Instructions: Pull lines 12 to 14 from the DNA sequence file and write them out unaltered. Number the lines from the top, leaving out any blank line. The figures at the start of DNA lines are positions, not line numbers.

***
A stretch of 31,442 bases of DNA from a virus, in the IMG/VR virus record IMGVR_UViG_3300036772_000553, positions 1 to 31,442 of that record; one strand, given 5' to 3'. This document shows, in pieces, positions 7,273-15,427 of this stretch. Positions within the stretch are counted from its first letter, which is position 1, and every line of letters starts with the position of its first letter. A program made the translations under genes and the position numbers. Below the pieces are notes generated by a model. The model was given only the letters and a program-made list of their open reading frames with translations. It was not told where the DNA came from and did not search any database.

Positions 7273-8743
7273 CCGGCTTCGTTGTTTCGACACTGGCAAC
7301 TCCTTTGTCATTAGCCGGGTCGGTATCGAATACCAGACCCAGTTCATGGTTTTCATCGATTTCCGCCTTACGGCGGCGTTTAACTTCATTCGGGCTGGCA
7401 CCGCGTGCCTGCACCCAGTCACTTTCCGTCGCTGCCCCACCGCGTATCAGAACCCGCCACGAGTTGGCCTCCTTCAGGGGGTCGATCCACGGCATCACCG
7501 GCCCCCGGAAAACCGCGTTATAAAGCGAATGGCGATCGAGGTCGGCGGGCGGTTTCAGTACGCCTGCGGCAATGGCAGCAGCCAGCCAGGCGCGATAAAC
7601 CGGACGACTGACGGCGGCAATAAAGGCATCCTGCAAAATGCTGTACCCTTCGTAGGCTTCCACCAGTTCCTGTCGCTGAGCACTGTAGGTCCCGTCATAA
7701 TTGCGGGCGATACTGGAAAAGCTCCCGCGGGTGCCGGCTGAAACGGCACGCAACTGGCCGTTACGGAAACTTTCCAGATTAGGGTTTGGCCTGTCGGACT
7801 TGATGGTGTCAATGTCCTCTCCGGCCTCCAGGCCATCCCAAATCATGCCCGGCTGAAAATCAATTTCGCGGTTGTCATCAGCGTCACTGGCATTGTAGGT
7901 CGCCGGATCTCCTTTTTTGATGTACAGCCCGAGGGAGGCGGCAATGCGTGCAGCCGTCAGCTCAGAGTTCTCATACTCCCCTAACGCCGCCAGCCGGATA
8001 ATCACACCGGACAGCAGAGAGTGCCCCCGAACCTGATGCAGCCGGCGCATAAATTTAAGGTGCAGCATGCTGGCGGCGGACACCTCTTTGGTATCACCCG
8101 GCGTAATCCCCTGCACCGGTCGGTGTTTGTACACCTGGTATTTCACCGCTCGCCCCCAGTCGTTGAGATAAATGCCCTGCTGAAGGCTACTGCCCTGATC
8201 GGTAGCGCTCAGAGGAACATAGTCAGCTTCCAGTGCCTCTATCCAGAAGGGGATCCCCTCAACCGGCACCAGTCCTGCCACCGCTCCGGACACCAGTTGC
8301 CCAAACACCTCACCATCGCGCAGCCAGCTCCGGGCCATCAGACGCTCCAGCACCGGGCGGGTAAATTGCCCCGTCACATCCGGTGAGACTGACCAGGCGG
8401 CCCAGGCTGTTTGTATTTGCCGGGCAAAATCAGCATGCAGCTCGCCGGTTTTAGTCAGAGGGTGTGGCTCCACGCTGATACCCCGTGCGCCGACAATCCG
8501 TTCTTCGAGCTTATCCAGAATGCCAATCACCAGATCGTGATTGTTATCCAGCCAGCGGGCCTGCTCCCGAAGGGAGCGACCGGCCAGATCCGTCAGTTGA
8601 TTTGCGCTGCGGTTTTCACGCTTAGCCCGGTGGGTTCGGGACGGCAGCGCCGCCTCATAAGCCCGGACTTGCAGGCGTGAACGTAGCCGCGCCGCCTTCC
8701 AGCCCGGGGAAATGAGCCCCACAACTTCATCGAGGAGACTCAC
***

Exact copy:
8101 GCGTAATCCCCTGCACCGGTCGGTGTTTGTACACCTGGTATTTCACCGCTCGCCCCCAGTCGTTGAGATAAATGCCCTGCTGAAGGCTACTGCCCTGATC
8201 GGTAGCGCTCAGAGGAACATAGTCAGCTTCCAGTGCCTCTATCCAGAAGGGGATCCCCTCAACCGGCACCAGTCCTGCCACCGCTCCGGACACCAGTTGC
8301 CCAAACACCTCACCATCGCGCAGCCAGCTCCGGGCCATCAGACGCTCCAGCACCGGGCGGGTAAATTGCCCCGTCACATCCGGTGAGACTGACCAGGCGG